water loss occurs via evapotranspiration. Evapotranspiration is inevitable. It is a function
of living plants where water is evaporated through leaf tissue. Hu et al (2015) concluded
that with a 5% daily water exchange, aquaponics does not conserve water especially for
plants with large exposed leaf surface. To minimize this as efficiently and biologically
possible, temperature should be within range of the specific crop. Covering systems
(tanks and plants) adequately with black shade cloth can improve the situation. So that
plants do not use this mechanism (evapotranspiration) to cool off in high temperatures
during the day. Aquaponics conserves water relative to soil-based agriculture especially


when growing the same highly evaporative plant species. Certainly water is conserved
compared to traditional agriculture and aquaculture. However the issue of evaporation
prevents the conservation of water on a daily basis and thus prevents aquaponics from
being sustainable unless a preventative mechanism is used.
Advantage: Food security
Aquaponic’s role for food security is valuable. Offering economic prosperity in remote
communities in third world nations as well as household consumption in developed
nations. It is relevant because the global population now exceeds 7.2 billion and is
continuously growing. By 2030, global population will reach 8 billion people, with more
than 75% living in urban areas (Goddek, 2015). Urban population growth will require an
increasing demand for animal protein (Alexandratos, 2012), as global calorie demand
will increase 50 percent. However, raising and fluctuating energy and oil costs, climate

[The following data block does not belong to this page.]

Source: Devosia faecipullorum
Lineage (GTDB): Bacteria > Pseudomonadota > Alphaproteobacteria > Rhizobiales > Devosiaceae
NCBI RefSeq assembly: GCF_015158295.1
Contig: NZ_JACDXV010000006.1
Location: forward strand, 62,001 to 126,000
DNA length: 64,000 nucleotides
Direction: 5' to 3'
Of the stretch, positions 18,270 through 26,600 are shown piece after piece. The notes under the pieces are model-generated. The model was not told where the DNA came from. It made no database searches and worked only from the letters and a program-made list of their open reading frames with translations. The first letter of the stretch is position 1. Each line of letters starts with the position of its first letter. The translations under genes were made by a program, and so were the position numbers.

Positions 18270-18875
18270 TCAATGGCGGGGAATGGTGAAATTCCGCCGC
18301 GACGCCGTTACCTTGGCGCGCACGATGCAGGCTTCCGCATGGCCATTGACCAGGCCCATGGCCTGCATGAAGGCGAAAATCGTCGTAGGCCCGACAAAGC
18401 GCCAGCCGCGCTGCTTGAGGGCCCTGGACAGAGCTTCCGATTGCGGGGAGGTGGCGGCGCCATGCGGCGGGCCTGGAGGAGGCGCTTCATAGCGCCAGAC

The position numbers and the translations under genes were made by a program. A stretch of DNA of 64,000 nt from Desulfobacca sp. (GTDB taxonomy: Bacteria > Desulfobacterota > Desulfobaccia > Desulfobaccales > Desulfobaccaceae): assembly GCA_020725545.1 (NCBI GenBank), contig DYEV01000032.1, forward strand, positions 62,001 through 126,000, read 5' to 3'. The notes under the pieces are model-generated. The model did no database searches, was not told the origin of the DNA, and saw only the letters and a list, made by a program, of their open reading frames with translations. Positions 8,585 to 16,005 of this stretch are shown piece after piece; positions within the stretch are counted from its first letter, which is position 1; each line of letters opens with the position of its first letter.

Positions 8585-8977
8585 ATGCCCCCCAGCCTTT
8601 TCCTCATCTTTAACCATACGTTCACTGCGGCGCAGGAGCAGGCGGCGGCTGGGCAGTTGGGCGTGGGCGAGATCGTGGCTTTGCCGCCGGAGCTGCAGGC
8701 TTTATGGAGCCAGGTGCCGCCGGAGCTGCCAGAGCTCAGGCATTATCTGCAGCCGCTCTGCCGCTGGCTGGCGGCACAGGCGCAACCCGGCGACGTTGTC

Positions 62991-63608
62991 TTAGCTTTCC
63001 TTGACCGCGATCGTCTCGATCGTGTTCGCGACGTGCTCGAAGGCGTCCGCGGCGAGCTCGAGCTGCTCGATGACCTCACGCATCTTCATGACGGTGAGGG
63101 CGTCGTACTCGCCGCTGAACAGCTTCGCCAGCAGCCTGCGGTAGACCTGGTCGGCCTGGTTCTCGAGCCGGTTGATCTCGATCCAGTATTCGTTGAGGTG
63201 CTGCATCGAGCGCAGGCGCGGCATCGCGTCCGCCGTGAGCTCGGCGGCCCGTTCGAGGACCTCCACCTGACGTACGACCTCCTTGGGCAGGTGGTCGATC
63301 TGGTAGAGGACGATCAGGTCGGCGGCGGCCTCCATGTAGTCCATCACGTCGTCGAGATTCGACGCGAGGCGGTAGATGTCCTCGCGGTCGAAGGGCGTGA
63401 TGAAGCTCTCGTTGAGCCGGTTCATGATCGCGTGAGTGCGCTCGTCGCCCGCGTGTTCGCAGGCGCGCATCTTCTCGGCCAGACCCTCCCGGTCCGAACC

change and pollution challenge the future of conventional farming, including intensive
animal protein production, in meeting this demand. Aquaponics can compensate existing
sustainable deficits in agricultural food systems.
If access to fresh produce is disrupted for whatever reason it can be very beneficial to
have your own source of fresh and healthy food. This allows household food security that
is fully under your control and independent of any problems in the food distribution
system. Consequently, in communities where food is scarce and difficult to acquire,
small-scale aquaponics can help at-risk communities to find ways to produce healthy
food for consumption and for income generation. Moreover access to food in remote
indigenous communities is poor. Along with the added stress of supply being intermittent
as a result of many factors related to remoteness and lack of storage. When perishables
such as fruit and vegetables do reach the communities it is often of low quality and in
small variety, depending on what can be stored and the most ‘economic’ to transport.
Aquaponics has the potential to enhance food security, but there are several concerns that
need to be addressed. Resource limitations including access to electricity and constrained
freshwater supplies also add to these challenges. With the correct support structure
aquaponics could provide opportunities for smallholder farmers and increase food


availability especially in developing nations with infertile lands and harsh growing
conditions. Economic growth is a key success factor in providing opportunities for
improving the livelihoods of these communities.
For remote communities to become truly sustainable, steps should be taken to increase
food security through innovation and creativity for better health, wealth and wellbeing.
Aquaponics allows economic growth for societies with resource limitations while
providing a reliable source for produce. Enhancing the productivity and incomes of
smallholder family farmers is key to progress (FAO, 2016).

Global challenges and Opportunities: aquaponics takes pressure off global
challenges.
A global disaster: overfishing depleted fish stocks
Eighty percent of the world’s oceans are fully-or overexploited, depleted or in a state of
collapse. One hundred million tons of fish are consumed worldwide each year, providing
2.5 billion people with at least 20% of their average per capita animal protein intake
(FAO, 2012). Fish is one of the most efficient animal protein producers. Since fish
demand is increasing while the fishing grounds are overexploited (MEA, 2005),
aquaculture is the fastest growing sector of world food production (FAO, 2015). Adverse
effects of this development include high water consumption in case of conventional fish
protein production (EPI, 2008), and release of up to 80% of N and 85% of P per kg of